Japanese Beetles – Turn off the Welcome Sign

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Japanese Beetles – Turn off the Welcome Sign
Sarah Browning, Nebraska Extension Educator
Japanese Beetles – Turn off the Welcome Sign
Japanese beetles have definite plant preferences as food hosts, including hibiscus. Image from Pixabay

As if 2023 hasn’t thrown gardeners enough curves already - like drought damage in lawns, shrubs, trees and ornamentals – soon it will be Japanese beetle season. Wonderful, that’s all we need!

But we must be realistic and acknowledge the fact – Japanese beetles are here to stay. Once an invasive species like this one comes into an area, there is no good way to eliminate them completely. So, what can gardeners do - especially with an eye toward long-term damage reduction?

Eliminate Problem Plants
For a long-term solution to your headaches, get rid of the plants Japanese beetles love most. Swap them out for selections which are not preferred food sources. It's hard to give up some of our favorite plants, after all that's why they're in our landscapes in the first place, but there are good alternative worth considering.

It’s not necessary to eliminate every single plant susceptible to damage, but reducing their number will make insect management easier. Below is a list of common landscape plants which are the worst Japanese beetle magnets.

Fruits & vegetables – Apple & crabapple, basil, beans, brambles (raspberry, blackberry), cherry, currant, grape, peach, plum, strawberry, sweet corn silks

Ornamentals – Hibiscus, hollyhock, marigold, Rose of Sharon, Virginia creeper

Shrubs - Buttonbush, purpleleaf sandcherry (and most other ornamental or fruiting cherries), Peking cotoneaster, pussy willow, summersweet clethra, rose

Trees - American elm (and many other elm species), American mountain ash, black walnut, crabapple (below for more details), horsechestnut, linden (Greenspire and Olympic are among the worst), maple (Japanese, Norway), sycamore

Susceptibility to damage is quite variable amongst crabapple cultivars. Some have little to no damage, while others are severely damaged. Review "Relative Susceptibility of Woody Landscape Plants to Japanese Beetle" for a good listing of resistant and susceptible crabapple cultivars.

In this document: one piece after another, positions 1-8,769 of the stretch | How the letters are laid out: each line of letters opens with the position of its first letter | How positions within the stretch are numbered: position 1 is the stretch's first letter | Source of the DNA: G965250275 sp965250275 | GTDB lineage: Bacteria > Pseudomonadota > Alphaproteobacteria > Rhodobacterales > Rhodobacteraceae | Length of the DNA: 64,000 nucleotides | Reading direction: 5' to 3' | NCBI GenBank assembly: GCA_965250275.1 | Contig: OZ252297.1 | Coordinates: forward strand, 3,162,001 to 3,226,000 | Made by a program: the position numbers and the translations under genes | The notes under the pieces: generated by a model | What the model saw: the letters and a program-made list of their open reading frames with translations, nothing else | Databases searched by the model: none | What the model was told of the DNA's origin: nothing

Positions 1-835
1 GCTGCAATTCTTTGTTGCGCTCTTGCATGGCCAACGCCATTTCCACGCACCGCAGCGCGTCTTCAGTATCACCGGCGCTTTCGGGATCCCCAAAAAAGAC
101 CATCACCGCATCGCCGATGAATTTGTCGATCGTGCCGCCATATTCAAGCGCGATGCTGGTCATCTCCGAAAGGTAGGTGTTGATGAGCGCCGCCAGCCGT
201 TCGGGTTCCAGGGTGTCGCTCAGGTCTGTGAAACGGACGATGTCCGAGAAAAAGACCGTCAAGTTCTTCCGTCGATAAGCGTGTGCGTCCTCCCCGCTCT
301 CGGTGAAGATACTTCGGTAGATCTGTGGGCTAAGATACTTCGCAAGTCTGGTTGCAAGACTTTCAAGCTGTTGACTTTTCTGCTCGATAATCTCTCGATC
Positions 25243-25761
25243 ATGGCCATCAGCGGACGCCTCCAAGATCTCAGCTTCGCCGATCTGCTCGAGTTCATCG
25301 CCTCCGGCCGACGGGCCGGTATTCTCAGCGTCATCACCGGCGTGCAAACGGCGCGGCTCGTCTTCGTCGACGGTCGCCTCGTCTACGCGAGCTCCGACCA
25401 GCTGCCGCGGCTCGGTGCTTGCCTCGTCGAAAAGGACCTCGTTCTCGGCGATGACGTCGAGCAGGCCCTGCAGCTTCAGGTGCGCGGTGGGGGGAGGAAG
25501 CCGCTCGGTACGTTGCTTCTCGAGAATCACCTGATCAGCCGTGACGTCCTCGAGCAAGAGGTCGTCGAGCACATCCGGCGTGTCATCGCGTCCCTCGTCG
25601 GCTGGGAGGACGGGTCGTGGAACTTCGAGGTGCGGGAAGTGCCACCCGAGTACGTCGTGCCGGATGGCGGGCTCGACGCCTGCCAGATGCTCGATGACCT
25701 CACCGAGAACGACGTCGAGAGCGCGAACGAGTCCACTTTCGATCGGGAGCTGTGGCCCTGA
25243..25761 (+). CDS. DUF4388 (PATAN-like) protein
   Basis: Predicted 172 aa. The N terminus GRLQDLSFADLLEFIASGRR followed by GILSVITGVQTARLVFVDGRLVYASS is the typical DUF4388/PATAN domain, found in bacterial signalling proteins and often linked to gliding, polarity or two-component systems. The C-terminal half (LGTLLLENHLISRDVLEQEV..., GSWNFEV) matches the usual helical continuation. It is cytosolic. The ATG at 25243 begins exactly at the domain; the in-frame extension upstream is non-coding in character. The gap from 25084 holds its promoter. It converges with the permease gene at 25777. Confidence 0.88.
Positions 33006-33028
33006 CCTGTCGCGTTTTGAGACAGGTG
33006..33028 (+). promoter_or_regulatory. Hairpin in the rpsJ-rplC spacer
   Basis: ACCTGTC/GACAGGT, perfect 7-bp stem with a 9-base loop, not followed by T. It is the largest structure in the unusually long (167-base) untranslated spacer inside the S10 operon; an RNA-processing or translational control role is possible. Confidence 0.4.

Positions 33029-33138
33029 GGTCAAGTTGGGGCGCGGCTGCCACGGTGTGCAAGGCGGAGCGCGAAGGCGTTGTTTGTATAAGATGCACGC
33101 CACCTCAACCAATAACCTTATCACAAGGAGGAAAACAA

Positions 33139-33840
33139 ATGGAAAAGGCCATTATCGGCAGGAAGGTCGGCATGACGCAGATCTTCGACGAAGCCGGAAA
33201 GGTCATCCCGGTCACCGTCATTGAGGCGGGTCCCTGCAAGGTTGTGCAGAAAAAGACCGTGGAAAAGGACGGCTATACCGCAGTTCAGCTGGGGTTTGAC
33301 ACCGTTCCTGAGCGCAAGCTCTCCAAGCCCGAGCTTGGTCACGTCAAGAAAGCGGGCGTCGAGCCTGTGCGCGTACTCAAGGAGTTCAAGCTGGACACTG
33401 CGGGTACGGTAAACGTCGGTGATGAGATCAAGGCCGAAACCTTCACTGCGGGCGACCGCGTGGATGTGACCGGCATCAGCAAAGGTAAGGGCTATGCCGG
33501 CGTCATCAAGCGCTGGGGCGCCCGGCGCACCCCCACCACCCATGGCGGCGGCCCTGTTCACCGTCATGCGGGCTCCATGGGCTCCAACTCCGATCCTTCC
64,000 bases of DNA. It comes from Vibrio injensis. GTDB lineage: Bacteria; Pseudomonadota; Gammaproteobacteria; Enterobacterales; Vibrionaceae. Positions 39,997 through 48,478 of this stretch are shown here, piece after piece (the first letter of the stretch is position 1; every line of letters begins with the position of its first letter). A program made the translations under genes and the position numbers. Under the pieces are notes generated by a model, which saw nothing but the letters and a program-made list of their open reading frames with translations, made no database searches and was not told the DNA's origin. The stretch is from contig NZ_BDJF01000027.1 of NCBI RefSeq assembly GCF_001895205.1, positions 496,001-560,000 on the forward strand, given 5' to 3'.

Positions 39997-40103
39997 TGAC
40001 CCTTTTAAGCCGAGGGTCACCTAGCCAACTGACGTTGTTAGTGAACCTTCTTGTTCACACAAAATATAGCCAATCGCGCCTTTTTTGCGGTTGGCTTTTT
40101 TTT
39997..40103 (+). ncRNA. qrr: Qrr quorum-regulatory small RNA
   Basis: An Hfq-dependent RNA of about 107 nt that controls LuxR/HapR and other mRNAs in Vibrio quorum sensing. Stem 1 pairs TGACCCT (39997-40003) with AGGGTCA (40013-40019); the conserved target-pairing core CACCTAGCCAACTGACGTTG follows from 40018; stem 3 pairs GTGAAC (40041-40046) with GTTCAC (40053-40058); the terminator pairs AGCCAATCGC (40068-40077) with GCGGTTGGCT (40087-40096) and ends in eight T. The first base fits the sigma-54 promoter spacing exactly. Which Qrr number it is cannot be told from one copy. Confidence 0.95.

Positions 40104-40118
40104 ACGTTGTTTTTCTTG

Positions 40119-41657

Picture of Purple beautyberryPlant for Resistance
So, what can be planted that Japanese beetles will leave alone? Never fear, there are many good choices which are not high on the preferred list for these pesky beetles. Below are plants which suffer from little to no feeding damage.

Fruits – common pear

Ornamentals – Ageratum, Begonia, Celosia, chrysanthemum, columbine, Coreopsis, Dianthus, daylily, geranium, Heuchera, Hydrangea (smooth, panicle), Lantana, lily, nasturtium, poppy, snapdragon, sweet pea, Veronica, wintercreeper Euonymus

Shrubs – Barberry, boxwood, burning bush, European cranberry bush viburnum, Forsythia, juniper, lilacs (common, Japanese tree, Persian), mockorange, privet, purple beautyberry, snowberry, spiraea, Weigela, winterberry holly, witch hazel, yew

Trees – American filbert, American sweetgum, crabapple, Douglas fir, Ginkgo, hickories (pignut, shagbark, butternut), Japanese pagoda tree, linden (Tilia americana), oaks (white, scarlet, red, black), red maple, redbud, spruce, tulip poplar

Picture of great shade tree with beautiful colorDevelop Your Plan
Updating and replanting the landscape is a great long-term goal, but what can be done to minimize damage this year? Here are some quick tips.

  1. Don’t buy a trap.
  2. Plan to tolerate some damage. Healthy vigorous trees can tolerate a high level of damage with little to no long-term impact on its health. Small ornamental plants and small newly installed woody plants may need more protection.
  3. Prep your handpicking supplies – a bucket and dish soap. Scout for insects in the evening, around 7 p.m., and knock them into a bucket of soapy water.
  4. Choose an insecticide with low toxicity to bees and pollinators, such as neem or horticultural oil. Of course, additional higher toxicity products are also available but follow all label use directions to minimize their impact on beneficial insects and pollinators.
  5. If your lawn has a history of grub damage, apply a systemic product (Scott’s GrubEx, Merit, Mach II) from mid to late June.

Check out the publication below for more control recommendations, from noted entomologist Whitney Cranshaw, Colorado State University Extension.

Japanese Beetle

Images from Pixabay.

  1. Purple beautyberry, Callicarpa dichotoma, is rarely damaged by beetles and makes a beautiful addition to a full sun or lightly shaded area.
  2. Sweetgum, Liquidambar styraciflua, is a great shade tree with beautiful fall color.

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Associated Video

Japanese Beetle

Nebraska Extension Entomologist Jonathan Larson talks about controlling the Japanese Beetle.